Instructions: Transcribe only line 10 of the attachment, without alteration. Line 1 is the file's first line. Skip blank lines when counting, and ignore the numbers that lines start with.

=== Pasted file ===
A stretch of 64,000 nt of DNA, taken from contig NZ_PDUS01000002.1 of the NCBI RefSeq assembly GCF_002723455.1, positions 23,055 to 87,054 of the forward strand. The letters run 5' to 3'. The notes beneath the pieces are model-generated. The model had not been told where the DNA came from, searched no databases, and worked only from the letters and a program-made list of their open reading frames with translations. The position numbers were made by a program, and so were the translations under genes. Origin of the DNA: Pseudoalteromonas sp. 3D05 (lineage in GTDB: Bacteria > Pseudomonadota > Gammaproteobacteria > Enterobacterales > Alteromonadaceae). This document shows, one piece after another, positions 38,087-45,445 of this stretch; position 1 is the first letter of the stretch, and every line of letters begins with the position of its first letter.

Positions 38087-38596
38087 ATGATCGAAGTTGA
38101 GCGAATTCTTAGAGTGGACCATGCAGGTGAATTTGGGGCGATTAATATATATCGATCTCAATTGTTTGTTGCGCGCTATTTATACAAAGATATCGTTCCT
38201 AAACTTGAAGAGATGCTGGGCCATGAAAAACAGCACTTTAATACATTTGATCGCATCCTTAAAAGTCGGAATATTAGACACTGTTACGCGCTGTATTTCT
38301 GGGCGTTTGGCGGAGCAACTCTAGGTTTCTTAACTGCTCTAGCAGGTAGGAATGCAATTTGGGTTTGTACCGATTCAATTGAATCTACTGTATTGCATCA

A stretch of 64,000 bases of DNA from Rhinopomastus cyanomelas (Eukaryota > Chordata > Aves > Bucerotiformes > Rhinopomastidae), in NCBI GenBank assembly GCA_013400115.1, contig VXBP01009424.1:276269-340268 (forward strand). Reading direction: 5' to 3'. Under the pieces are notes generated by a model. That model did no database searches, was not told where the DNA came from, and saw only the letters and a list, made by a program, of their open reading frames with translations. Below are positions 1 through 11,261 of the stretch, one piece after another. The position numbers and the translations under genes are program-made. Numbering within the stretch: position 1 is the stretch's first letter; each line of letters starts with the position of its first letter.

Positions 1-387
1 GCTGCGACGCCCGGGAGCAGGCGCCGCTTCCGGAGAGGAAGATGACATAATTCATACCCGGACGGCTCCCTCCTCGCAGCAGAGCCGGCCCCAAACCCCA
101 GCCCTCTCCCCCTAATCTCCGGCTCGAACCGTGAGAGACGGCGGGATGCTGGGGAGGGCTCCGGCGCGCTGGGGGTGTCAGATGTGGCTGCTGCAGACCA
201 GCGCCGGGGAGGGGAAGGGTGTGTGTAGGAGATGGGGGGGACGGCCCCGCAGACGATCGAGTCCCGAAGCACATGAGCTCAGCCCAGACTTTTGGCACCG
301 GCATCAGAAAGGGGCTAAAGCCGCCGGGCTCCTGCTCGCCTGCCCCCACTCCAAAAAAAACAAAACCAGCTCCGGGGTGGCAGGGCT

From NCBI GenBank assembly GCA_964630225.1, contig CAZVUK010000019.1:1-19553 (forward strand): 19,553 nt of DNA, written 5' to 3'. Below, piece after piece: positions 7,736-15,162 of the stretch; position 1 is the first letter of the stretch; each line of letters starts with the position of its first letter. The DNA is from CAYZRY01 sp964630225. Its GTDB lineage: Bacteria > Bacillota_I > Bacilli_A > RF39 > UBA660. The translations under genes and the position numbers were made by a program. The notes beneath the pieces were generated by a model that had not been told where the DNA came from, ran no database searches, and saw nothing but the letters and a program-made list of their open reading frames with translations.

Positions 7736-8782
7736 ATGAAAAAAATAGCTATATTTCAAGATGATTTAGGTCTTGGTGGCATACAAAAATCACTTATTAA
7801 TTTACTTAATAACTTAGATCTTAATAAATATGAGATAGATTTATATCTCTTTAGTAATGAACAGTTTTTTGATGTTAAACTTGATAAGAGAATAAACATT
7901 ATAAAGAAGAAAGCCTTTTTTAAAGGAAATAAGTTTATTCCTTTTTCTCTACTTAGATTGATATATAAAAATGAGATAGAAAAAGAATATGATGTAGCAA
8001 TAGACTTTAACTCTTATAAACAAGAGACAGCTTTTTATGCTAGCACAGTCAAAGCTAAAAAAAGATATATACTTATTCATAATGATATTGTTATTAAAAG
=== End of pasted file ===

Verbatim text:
101 GCCCTCTCCCCCTAATCTCCGGCTCGAACCGTGAGAGACGGCGGGATGCTGGGGAGGGCTCCGGCGCGCTGGGGGTGTCAGATGTGGCTGCTGCAGACCA